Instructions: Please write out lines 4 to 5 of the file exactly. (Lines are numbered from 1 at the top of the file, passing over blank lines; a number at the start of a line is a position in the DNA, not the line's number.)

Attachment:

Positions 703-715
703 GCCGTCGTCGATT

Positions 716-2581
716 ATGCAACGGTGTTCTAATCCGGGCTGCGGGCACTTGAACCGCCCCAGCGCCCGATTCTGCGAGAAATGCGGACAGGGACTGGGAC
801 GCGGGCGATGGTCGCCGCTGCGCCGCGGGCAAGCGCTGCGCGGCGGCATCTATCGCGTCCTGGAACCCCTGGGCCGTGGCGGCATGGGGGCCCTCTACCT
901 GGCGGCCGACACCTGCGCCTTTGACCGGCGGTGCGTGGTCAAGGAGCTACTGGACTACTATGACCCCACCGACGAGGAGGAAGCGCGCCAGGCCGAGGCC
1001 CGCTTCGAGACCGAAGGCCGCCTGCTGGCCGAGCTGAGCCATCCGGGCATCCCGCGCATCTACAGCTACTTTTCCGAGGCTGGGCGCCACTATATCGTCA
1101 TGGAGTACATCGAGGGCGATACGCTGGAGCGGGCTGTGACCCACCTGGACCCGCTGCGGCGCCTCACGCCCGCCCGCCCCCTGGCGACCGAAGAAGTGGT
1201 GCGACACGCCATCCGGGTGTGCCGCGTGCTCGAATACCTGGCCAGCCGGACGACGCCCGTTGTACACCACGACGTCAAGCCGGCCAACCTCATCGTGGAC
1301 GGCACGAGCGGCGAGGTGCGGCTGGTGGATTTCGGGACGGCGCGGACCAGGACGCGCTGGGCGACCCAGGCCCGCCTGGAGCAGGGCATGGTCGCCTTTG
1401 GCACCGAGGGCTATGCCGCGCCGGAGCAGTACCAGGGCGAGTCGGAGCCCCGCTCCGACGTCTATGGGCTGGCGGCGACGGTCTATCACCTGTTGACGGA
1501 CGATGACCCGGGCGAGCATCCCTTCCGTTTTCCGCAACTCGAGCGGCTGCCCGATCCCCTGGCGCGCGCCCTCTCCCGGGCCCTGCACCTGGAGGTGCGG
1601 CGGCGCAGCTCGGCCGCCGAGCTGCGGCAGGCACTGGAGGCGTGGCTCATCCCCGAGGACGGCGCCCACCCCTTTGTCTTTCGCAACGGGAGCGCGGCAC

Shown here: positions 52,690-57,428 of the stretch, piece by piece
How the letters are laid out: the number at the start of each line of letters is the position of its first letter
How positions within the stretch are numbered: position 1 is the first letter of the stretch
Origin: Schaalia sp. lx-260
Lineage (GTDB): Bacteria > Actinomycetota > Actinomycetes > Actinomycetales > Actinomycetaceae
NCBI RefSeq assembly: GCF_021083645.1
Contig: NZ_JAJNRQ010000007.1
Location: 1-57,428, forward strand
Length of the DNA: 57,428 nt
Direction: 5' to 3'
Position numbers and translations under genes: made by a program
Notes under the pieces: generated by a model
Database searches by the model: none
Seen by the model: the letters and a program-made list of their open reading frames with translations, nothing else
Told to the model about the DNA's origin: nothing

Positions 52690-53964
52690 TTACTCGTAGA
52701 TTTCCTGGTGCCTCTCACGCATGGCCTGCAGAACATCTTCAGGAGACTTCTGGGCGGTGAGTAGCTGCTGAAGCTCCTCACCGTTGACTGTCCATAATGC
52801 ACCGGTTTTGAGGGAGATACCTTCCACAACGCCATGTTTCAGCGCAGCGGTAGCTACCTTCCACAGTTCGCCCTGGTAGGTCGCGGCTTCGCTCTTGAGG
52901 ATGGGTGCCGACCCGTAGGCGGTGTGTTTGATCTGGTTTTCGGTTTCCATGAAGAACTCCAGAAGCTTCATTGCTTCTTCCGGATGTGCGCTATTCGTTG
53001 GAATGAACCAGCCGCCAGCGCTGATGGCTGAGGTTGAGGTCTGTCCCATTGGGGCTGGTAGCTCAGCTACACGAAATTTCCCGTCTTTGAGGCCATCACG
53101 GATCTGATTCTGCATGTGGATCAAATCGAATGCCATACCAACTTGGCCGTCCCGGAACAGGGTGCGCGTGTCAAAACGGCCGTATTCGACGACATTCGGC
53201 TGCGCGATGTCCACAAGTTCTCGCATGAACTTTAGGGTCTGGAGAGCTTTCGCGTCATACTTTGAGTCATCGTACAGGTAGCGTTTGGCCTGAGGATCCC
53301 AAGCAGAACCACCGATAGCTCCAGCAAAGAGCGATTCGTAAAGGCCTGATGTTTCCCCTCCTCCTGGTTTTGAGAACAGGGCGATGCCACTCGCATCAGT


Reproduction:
716 ATGCAACGGTGTTCTAATCCGGGCTGCGGGCACTTGAACCGCCCCAGCGCCCGATTCTGCGAGAAATGCGGACAGGGACTGGGAC
801 GCGGGCGATGGTCGCCGCTGCGCCGCGGGCAAGCGCTGCGCGGCGGCATCTATCGCGTCCTGGAACCCCTGGGCCGTGGCGGCATGGGGGCCCTCTACCT